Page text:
Impacts of Georgian War on Iran-Russia Relations

Tuesday, September 2, 2008

Elaheh Koulaei

Every country in order to serve its own interests, would try to make appropriate use of the different tools made available to it by the realities around it. Russia is no exception. In the first years after disintegration of the Soviet Union, the leadership of the Russian Federation who had not reaped their desired result from their extremely optimistic outlook towards the West accepted the need to gradually change this outlook. As a result, we have been witnessing a trend of rivalry and cooperation between Russia and the West, particularly the United States followed by Europe.

In the course of the Russian attack on Georgia, which was a repetition of the experience of the first years after disintegration in Moscow-Tbilisi relations, Russia made it clear that it is particularly sensitive about the former Soviet republics and that unlike the early years after the breakdown, it would not tolerate the independence of these countries, including their closeness with the US and Europe. Therefore, the attack of the Russian army against Georgia was a response to the efforts of the Georgian government to defend its territorial integrity which in the opinion of Russia made no sense within the region of the former (Soviet) Union.

This crushing military action by Russia was a response to the efforts of the US and Europe to separate Kosovo from Serbia which took place despite the Russian opposition. Contrary to the years of domination of Western style optimism in Moscow, the Russian leaders this time resorted to actions to retaliate the Kosovo affair. At the same time when the independence of Kosovo became an issue, the Russian political leaders warned that if the separation took place, Moscow would retaliate in Georgia where a pro-American and pro-European government was ruling. Of course, the Russian intention was clear, that is they would recognize independence of South Ossetian separatists.

In this manner, the events in Georgia are taken as an attempt by Russia to prevent Georgia from further integration with the US and Europe. In the meantime, the Russian leaders, both under Vladimir Putin and Dmitry Medvedev, are well aware of the need for the country to maintain constructive cooperation with the US and Europe. They are not seeking to revive Cold War era confrontations. This is something Putin has already made clear. The Russian leaders are targeting the policy of “rivalry and cooperation”. In the same line, they are trying to take the initiative and obtain more levers, including putting pressure on the Tbilisi government by recognizing the separatists in Abkhazia and South Ossetia.

But the assumption that in execution of this policy, support for the Russian military action in Georgia would bring about a change in Moscow’s policy vis-à-vis the Iranian nuclear issue, does not tally with the realities on the ground in Russia. From the very beginning of Russian nuclear cooperation with Iran there were numerous opposition voices against this cooperation inside Russia. The supporters of this cooperation, however, have always based their arguments on the points that Iran is under control, responsive and committed to international rules and regulations.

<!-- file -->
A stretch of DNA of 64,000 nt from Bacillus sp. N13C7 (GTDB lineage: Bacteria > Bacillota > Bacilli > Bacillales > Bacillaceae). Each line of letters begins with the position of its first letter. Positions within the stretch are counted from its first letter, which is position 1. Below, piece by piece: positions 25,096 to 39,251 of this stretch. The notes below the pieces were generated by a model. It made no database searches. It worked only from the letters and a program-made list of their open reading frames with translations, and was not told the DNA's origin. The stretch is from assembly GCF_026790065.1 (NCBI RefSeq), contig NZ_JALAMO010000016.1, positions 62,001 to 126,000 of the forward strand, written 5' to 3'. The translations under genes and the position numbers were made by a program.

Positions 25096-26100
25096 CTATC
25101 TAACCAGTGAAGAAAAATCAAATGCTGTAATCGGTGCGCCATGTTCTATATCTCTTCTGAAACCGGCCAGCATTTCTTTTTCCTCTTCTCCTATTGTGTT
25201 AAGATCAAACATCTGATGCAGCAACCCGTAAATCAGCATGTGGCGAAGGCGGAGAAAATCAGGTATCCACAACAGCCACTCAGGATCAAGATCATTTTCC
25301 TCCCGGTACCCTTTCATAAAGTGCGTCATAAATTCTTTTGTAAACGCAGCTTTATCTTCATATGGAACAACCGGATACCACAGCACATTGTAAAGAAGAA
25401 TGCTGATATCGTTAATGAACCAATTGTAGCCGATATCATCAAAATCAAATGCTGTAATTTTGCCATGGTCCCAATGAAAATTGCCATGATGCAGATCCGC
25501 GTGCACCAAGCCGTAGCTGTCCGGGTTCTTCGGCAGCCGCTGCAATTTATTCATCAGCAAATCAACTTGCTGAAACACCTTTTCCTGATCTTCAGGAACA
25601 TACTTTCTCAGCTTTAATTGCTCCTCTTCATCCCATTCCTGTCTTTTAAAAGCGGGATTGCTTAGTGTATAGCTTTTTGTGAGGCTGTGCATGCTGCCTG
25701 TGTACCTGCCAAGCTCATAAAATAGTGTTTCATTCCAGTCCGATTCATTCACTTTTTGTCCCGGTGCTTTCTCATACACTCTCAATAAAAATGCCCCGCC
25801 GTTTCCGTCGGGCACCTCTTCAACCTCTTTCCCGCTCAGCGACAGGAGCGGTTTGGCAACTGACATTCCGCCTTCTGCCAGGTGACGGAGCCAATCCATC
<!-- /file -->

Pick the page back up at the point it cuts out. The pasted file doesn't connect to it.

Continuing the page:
Under the present conditions, with due regard to the trend of Russia’s relations with the US and Europe, although these countries would not reach agreement on passing a resolution about the Georgian war, but the Iranian nuclear issue is a different story. The Russians in their relations with all the countries, including Iran, have shown that they would only take into account their own interests. As it has repeatedly happened in Iran’s relations with Russia, the Russian leaders have always considered one yardstick in formulating their relations with other countries, namely to serve Moscow’s net interests under any condition.

Closing its gas taps to Ukraine and Belarus could be recalled as a cautionary lesson here. Therefore, with regard to Iran’s place in Russia’s foreign policy and Moscow’s priorities, it is unlikely for Russia to voice so much support for IRI that it would leave negative impact on its relations with Europe and US. For Russia, the Islamic Republic of Iran as a country offering specific aspects of rivalry and cooperation in Central Asia and the Caucasus in the field of energy production and transfer is just a player that could be used in different forms by Moscow in regulating its relations with the West.

Russia’s new foreign policy principles show clearly that Iran’s place in its foreign policy priorities is not such significant for the Russian leaders to pay a price in adjusting their relations with the West.


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